The novelty of being an older-than-average freshman is starting to wear off, as has some of the rust of making the transition from minor league baseball to Division-I college football.
"It was pretty weird coming back, being 22, and going up against younger guys," Cosby laughed. "In a way, I saw what it might have felt like as a baseball player who had been there for a while and then to have younger guys coming and pushing you. At the same time, it was awesome to share my story and meet the (teammates). We're always going to compete out there, but they're responsible for a lot of the success I've had as far as how fast I came back and getting re-adjusted to the game."
Cosby' 64-yard TD reception in the first quarter against the Jayhawks was his second in as many weeks and a career-long. His coming-out party can be traced to the previous Saturday at Baylor. That's when he fought his way into the end zone against two defenders to notch a 55-yard scoring reception in the third quarter. In many ways, his first collegiate TD grab marked the culmination of a long transition back to the program from which he accepted a scholarship offer in 2001.
A second-team USA Today selection at quarterback, the Mart, Texas product was expected to sign with the same recruiting class as Butkus Award-winning WLB Derrick Johnson and Doak Walker-winning RB Cedric Benson. Yet, the Anaheim Angels made Cosby their sixth round pick of the 2001 draft and he jumped at the chance to play professional baseball.
"It was all about the opportunity to play a sport you love as your profession," Cosby said. "There's a lot of people in this world who look for that opportunity, and who would take advantage of that opportunity if given it."
Tales of the minor league -- ranging from low salaries to marathon bus rides -- have become the stuff of legend. But Cosby insists it wasn't half bad. Following one year in the Rookie League of the Anaheim farm system, he played outfield with the Provo Angels in 2002 before finishing with the Cedar Rapids Kernels.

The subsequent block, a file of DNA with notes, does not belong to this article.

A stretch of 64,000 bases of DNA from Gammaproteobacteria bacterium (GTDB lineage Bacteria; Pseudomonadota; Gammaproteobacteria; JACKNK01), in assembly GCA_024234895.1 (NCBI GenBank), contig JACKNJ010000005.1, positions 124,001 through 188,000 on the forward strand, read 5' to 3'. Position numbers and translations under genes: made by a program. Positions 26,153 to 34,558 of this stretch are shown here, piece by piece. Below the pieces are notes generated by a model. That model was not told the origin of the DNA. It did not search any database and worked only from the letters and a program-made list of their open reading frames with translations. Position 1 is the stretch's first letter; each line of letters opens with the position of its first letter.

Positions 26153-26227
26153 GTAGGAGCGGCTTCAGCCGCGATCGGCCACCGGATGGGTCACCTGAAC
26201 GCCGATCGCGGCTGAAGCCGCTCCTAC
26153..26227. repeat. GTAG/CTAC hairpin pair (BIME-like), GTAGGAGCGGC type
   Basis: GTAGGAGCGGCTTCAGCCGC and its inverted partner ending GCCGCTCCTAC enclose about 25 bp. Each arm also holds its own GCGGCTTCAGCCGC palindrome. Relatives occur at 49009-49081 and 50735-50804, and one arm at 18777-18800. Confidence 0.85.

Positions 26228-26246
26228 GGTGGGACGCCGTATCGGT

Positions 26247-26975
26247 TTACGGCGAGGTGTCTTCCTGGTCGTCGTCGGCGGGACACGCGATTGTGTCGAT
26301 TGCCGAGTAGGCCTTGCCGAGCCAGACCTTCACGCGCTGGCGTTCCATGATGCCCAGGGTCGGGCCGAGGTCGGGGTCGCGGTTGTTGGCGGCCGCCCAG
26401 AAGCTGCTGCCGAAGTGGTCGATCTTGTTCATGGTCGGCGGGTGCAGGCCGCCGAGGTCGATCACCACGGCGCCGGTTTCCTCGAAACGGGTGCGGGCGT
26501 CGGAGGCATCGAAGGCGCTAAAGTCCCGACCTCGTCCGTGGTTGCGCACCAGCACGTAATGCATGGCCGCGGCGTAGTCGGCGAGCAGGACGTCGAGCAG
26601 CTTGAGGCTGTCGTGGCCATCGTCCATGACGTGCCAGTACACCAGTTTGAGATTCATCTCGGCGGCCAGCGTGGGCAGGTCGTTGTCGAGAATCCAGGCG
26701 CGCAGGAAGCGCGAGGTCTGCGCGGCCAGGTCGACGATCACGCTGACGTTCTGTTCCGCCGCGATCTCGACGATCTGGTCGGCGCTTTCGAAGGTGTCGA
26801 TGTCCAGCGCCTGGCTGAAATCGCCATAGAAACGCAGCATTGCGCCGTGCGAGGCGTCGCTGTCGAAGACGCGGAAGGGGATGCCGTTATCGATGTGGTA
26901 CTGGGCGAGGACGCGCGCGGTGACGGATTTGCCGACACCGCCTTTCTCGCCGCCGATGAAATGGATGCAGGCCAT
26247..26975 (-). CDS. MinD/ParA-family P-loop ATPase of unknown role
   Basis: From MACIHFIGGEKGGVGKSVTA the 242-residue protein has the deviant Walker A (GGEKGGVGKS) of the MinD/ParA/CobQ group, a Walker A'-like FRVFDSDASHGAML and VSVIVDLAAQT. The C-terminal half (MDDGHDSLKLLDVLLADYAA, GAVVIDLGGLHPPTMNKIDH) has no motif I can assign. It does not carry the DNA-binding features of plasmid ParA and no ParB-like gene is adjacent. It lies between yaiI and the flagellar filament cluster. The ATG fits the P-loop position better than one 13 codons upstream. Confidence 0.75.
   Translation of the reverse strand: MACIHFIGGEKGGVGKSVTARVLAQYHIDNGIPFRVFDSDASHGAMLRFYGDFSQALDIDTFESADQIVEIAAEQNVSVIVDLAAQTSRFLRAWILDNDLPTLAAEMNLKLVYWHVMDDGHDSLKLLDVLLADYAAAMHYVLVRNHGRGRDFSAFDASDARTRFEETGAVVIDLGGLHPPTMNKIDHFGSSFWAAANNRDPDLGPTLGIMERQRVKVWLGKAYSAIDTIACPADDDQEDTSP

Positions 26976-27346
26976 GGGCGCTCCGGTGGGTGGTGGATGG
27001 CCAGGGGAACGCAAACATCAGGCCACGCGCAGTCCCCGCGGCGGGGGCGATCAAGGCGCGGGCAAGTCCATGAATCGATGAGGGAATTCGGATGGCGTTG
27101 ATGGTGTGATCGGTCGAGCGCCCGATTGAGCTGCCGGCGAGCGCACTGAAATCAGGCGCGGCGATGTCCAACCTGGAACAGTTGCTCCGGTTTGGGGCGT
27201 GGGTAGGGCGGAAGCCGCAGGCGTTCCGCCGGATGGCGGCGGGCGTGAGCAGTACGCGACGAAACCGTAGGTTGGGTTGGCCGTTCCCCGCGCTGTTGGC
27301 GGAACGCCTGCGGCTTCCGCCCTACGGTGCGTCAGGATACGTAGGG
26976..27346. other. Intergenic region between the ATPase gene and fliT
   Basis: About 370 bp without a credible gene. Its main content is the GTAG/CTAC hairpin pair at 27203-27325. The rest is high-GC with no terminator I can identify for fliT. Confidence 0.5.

"Baseball was a lot of fun and I got to go to a lot of states and I met a lot of different people," Cosby said. "Of course, the bus rides were a different story. Other than that, everything about it was fun."
Well, nearly everything. By the time Cosby reported to his fourth spring training at Arizona earlier this year, he sensed something was missing.
"My heart just wasn't there," Cosby said. "My heart was totally on football. To do something with your heart not into it is not the way I do it. Baseball was a lot of fun but my heart wasn't totally there. I have a lot more passion for football and that's why I made the decision."
There were times when he lived vicariously through those who would have been his teammates. Texas coaches didn't always know it but Cosby would purchase tickets to Longhorn games in order to blend in with the crowd and soak up the environment.
"I came to games every year during my off-season," Cosby told me. "Man, you can't beat the college football atmosphere. What I wanted to experience, more than anything, was just to be in that environment."
It had been four years since he touched a football but, one day Cosby's heart told him to pick up a phone and ask Texas coach Mack Brown if he still had a scholarship for him.
"Sure," Brown replied.
Given his pedigree and blink-and-you-miss-him speed, there were plenty of murmurings last August that Cosby might become the deep-ball threat that was missing from Texas' arsenal in 2004. But, first, there was not only the adjustment of returning to the college game but also the transition from QB to WR.
"I definitely felt rusty when I came back and, when the season started, I felt game-rusty," he said. "We practice at a pretty high level but it takes a few games to get back into it."
Cosby was just starting to 'get back into it' when he suffered a shoulder injury against Rice on September 17. It was a minor setback but, during that time, he found allies in an unlikely source: the Longhorn secondary. Texas DBs informed Cosby that he was telegraphing his routes and then offered him unsolicited advice on how to, well, burn them deep. Now, it's starting to pay off against Longhorn opponents -- and not just at WR.
Cosby stepped in as one of Texas' primary kick returners against Texas Tech last month when CBs Aaron Ross and Tarell Brown were held out of special teams play in order to conserve energy to defend the Red Raiders' top-rated passing offense. Cosby returned three punts for 68 yards, including a 38-yard return that set up Texas on the Tech 8-yard line, trailing 7-3 in the first quarter. The Horns regained the lead and never trailed again. Cosby also made his first career KO return and brought it back 30 yards. His 11-yard reception gave him 109 all-purpose yards for the day.
"Coach Brown and (WR) Coach (Bobby) Kennedy all believed in me," Cosby said of his biggest return of 2005 -- his transition back football.
Presumably, he'll make believers of opposing coaches and players as well.